Career Day at the 2012 NAB Show. Nicholas Sbordone speaks to a representative of Turner Broadcasting as people wait patiently in line behind him.
Credit: Photo by Kovacs/Dawley
Regardless of which side of the desk you’re on, job interviews are exhausting. Because hiring well is essential for every department at a radio station, I’d like to present you with tactics that have worked — not just for me, but for others — over many decades of sifting through mounds of résumés and asking tons of questions.
While this is written primarily for those doing the hiring, potential job seekers will glean helpful tips as well.
More than ever, we employers are looking for the perfect fit. Looking for essential criteria on a résumé will get you halfway there, but it’s the interview process that truly tells the tale. You should be able to select about 10 candidates to speak with on the phone. Sure, you can pick more than that, but at some point you’ll cut into the amount of time you can spend focusing on each interview, and that can be risky.
During the 15-minute phone conversation, you need to be an excellent listener to be able to determine whether the candidate deserves more attention. Set him or her at ease by speaking first about the organization and your structure.
The questioning starts with asking the candidate to describe the job she’s up for as she understands it. Unfortunately, many applicants want to invent a job based on personal career interests and wishful thinking. If you’ve posted a job description — which you should do, with care, when advertising an opening — the candidate should mirror your requirements.
If she doesn’t summarize those requirements, she wasn’t paying attention to what you posted or is ignoring reality. Either way, it’s a red flag, and unless another component in the interview goes extremely well, it is enough to warrant caution.
Next, ask your applicant for her present salary. Managers often have a tough time asking this question of candidates early in the game, because it seems so personal. The reality is that if an applicant is not in your financial ballpark, you will both be wasting time.
Some attempt to skirt the question by replying that they’d prefer to hear your range first, but it’s important to know their figure at this point so that if yours is not within reach, everything is on the table “as is” and it is clear that the salary is not up for negotiation.
If a candidate doesn’t want to tell you what he’s making, then you don’t have much more to discuss.
Finally, clearly define anything unusual about the job. For example, people outside of radio may not realize that we don’t all work traditional hours. They may cease to be excited after discovering that they have to work some weekends, holidays, overnights or extra-long days.
With 10 phone finalists, you’ll get lucky if you have five left to interview in person. Many companies these days do not want to pay for candidates to come in from out of town, in which case you have two options to present: You can interview them via Skype or they can cover their own travel expenses.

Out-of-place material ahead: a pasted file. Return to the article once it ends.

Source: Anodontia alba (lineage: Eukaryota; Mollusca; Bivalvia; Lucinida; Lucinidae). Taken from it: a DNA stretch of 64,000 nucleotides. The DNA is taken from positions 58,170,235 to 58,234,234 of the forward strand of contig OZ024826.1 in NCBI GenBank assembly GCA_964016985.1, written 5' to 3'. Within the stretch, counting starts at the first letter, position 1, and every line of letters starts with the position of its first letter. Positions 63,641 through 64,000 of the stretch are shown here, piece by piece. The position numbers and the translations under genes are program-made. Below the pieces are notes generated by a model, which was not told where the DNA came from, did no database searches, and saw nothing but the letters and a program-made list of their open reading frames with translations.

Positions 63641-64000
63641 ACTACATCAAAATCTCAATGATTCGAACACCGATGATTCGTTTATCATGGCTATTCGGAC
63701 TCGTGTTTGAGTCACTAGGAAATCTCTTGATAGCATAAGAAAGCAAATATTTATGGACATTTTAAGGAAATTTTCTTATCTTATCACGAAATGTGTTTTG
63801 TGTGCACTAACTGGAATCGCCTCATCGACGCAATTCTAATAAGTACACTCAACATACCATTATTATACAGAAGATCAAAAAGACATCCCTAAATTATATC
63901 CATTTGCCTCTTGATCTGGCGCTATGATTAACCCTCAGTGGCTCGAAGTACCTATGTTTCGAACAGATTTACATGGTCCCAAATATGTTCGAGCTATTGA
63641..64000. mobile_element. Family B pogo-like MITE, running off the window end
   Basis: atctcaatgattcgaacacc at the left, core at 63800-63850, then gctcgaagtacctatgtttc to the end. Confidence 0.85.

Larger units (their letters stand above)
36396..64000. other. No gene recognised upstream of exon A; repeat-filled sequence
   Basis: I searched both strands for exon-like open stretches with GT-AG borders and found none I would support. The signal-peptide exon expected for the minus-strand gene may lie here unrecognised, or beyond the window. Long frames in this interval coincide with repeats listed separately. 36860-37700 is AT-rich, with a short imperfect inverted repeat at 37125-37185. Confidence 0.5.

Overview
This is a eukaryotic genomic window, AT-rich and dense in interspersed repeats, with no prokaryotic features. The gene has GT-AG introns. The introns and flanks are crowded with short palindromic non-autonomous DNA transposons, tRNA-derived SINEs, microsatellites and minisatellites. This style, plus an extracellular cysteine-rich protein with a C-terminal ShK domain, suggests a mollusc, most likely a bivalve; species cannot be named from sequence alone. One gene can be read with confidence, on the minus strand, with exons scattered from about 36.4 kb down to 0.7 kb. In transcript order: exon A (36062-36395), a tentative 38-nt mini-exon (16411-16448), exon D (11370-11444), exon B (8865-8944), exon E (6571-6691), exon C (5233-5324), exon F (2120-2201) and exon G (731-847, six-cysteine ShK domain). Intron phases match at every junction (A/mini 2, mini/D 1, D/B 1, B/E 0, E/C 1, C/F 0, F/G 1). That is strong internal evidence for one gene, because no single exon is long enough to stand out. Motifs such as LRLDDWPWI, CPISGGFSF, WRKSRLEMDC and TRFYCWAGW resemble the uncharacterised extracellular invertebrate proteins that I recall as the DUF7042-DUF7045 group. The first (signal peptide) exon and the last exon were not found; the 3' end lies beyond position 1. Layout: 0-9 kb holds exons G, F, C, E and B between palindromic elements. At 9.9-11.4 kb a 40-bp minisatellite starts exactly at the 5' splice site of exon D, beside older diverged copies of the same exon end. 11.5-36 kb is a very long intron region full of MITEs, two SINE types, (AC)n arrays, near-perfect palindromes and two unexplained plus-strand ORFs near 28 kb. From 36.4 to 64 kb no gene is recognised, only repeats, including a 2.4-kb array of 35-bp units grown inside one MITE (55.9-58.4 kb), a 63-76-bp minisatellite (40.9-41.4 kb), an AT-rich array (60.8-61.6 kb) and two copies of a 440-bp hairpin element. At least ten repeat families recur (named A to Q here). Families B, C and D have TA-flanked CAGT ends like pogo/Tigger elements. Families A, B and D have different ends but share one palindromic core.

I’ve had great success with Skype interviews and highly recommend that option. If you’re thrilled with someone via webcam, you may be able to convince him to invest in his future by springing for a plane ticket.
There are experts who say that the first three minutes of an interview set the tone, so managers need to be ultra-aware of why they are already drawing either positive or negative conclusions due to body language, dress, or appearance.
Should any of these really matter to you? For positions in sales, these attributes can be important, but for on-air personalities, this focus can be counterproductive. In-person interviews should last at least 30 minutes, and it may be useful to go a full hour with one manager.
If you’re going to want candidates to meet with others at the station, try to set it up in advance so they can leave your office and go to the next. If you are not an experienced interviewer, have your questions written down.
Extroverts, and there are a lot of them in this business, must tone themselves down to give the candidate a chance to do most of the talking. Allow time at the end of your questions for the examined to ask you whatever she likes. This part may seem trivial, but it is another key differentiation. Those who ask intelligent questions are more engaged and often have more confidence about their ability to do the actual job.
You’re at the end and down to two candidates. Do you flip a coin — or call references? Based on the shortage of reference calls I’ve received over the years, I‘d say most people flip a coin. It’s astounding to me how many people don’t call listed references and, if possible, the most recent employer.
An on-air personality who once worked overnights for me wanted to go to a party New Year’s Eve, so he turned off the transmitter and left at 2 a.m., thinking it wasn’t a big deal. He was fired. A month later, he was on the air in Detroit. Nobody there had called me for a reference.
If you take nothing else away, remember this: Be a great listener during this process and your odds of “hiring great” are that much greater!
Mark Lapidus is president of Lapidus Media. Reach him at firstname.lastname@example.org.